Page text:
Note: this is a guest post by J Wolfgang Goerlich (@jwgoerlich), Captain of the MiSec RuCTFe 2012 team.
Ten. Nine. Eight. We stand in the war room of a data center. Seven. Six. We watch the scoreboard and count down the final few seconds. Five. Four. It was a tough day, but the team really came together at the end. Three. The organizers extended it by ninety minutes. We’re tired, hungry, and ready to celebrate. Two. Tomorrow, we can reflect with Dradis. One. Game over.
Let’s jump back for a moment. MiSec is a loose knit group of IT security professionals and students. We regularly toss out a capture-the-flag challenge. Whoever is interested attends, and whomever attends becomes the team. The only price for admittance is the passion for learning something new and the dedication to teaching others what you learn.
This was our second time playing the RuCTFe. It is an English CTF organized by the Russian CTF team HackerDom of Ural Federal University. Limited to 150 teams world-wide and played out live for several hours once a year, it is quite the event on the MiSec calendar.
But that is not the only CTF we compete it. We put together ad hoc teams every couple of months for various events. CTFtime has us at the 119th place time in 2011 and 173rd team in 2012. That is out of 1815 CTF teams world-wide. We get a lot of play.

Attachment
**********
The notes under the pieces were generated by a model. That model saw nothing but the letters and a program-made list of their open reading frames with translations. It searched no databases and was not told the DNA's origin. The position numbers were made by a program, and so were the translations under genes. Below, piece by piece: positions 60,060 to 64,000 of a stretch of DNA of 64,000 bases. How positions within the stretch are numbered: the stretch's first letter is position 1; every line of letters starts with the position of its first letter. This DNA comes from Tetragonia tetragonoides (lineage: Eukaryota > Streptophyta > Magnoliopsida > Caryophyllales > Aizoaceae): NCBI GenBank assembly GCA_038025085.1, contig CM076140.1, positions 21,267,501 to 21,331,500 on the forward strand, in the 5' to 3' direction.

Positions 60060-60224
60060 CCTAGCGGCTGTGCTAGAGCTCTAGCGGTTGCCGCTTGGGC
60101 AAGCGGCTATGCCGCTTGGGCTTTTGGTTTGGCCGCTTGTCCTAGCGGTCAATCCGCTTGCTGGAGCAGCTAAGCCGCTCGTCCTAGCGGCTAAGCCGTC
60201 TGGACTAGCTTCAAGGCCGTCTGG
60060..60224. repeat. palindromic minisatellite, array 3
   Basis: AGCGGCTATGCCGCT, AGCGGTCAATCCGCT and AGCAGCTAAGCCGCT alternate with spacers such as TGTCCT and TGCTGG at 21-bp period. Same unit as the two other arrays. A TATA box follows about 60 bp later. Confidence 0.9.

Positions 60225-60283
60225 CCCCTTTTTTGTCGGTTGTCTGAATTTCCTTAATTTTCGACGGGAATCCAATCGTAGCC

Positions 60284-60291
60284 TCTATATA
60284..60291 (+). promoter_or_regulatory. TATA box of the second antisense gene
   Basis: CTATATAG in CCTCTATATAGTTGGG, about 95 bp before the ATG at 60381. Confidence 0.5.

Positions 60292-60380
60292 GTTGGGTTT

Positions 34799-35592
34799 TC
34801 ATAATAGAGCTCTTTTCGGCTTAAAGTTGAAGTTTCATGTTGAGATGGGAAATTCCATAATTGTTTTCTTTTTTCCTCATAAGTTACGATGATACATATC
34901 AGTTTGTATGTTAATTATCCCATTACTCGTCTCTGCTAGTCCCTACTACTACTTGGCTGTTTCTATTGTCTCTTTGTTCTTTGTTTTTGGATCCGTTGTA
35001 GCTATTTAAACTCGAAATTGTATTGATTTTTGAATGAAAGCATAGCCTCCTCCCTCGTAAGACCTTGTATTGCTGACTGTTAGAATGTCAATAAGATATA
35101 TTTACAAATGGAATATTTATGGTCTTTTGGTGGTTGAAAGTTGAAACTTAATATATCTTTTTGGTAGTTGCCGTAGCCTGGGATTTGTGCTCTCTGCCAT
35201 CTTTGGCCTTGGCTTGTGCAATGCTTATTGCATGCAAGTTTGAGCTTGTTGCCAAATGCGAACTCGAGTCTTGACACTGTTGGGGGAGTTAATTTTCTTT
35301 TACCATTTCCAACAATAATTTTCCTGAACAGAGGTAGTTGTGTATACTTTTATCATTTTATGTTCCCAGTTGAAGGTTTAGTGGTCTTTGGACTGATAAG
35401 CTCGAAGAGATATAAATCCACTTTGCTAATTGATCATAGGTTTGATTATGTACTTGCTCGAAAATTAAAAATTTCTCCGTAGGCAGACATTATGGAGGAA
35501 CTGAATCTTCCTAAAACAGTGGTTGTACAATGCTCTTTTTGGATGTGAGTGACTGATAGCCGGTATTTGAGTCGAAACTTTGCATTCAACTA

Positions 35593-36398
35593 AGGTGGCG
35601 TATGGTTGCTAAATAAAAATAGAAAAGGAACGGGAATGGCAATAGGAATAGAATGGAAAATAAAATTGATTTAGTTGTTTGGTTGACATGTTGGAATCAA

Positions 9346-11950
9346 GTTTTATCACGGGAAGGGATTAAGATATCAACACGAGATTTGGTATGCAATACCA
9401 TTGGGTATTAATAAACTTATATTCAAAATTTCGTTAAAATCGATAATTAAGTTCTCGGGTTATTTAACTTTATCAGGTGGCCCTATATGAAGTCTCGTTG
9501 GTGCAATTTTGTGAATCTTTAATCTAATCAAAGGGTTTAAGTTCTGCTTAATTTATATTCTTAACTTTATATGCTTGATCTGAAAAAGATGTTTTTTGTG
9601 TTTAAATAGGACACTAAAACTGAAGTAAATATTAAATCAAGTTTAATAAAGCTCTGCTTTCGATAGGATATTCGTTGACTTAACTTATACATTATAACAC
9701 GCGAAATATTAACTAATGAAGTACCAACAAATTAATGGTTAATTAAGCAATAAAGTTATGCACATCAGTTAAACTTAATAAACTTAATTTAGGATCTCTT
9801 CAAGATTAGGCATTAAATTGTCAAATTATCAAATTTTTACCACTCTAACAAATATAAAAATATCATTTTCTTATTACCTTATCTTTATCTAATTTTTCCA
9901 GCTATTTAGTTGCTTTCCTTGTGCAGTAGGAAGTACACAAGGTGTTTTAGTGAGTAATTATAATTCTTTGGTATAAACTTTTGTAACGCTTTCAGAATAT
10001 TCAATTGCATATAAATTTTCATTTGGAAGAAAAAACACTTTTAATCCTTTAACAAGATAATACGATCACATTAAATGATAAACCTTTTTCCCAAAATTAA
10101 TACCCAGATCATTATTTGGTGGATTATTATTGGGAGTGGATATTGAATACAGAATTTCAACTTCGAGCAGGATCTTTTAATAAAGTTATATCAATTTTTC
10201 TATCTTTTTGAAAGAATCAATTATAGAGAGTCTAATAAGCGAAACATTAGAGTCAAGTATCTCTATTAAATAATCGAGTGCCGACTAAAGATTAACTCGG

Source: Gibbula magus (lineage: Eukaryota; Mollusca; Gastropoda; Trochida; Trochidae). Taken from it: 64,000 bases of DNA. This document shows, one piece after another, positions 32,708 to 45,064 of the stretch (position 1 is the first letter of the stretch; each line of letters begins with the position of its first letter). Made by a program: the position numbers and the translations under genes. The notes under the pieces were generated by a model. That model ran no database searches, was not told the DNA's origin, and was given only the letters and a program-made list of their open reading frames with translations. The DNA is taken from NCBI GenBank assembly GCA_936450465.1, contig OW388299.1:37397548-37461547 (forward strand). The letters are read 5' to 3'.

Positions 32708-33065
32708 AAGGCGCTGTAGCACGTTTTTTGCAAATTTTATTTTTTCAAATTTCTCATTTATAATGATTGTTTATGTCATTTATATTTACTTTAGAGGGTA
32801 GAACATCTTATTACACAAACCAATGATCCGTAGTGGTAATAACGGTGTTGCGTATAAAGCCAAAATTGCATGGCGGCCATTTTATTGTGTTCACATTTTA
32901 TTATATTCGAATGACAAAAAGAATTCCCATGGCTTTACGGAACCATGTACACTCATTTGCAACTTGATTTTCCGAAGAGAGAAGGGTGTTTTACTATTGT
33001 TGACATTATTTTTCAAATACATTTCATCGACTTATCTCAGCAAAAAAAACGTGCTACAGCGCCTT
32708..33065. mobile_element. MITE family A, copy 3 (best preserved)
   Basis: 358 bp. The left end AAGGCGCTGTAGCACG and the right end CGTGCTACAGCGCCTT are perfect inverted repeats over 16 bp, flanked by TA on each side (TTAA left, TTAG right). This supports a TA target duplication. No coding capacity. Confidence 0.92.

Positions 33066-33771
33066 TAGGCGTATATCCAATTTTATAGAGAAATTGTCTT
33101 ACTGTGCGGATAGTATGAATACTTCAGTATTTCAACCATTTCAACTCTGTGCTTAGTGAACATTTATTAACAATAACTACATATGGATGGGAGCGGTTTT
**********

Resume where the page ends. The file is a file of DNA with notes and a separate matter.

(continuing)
The challenge is coordination and information sharing. With people all over the state participating, and with an ever changing roster of teammates, you never quite know what to expect. The trick is getting people onto the same page during the incredibly fast paced CTF events.
Dradis is the answer. Each time there is a CTF, one of the team members takes point in setting up a new Dradis instance. We organize the folders by challenges. As progress is made and new things are learned, people make notes. Each Dradis instance becomes a snapshot of our team’s efforts.
Back in the game, the countdown hits one. We pack up our gear. We clear the war room. The Dradis virtual machine is shutdown, copied, and distributed to the team. Over the coming days, we will review our findings and read other team’s write-ups. This will culminate in a debriefing like the one below in about a week. Game over.
We would like to thank the Dradis project maintainers for their efforts and support. CTFs are crazy enough. Adding an ever changing team roster is even crazier. Toss in a mix of people all over the place dialing in at all different times. Insanity. Dradis keeps us sane and has become a fundamental part of MiSec’s CTF strategy. Thanks gents.
-J Wolfgang Goerlich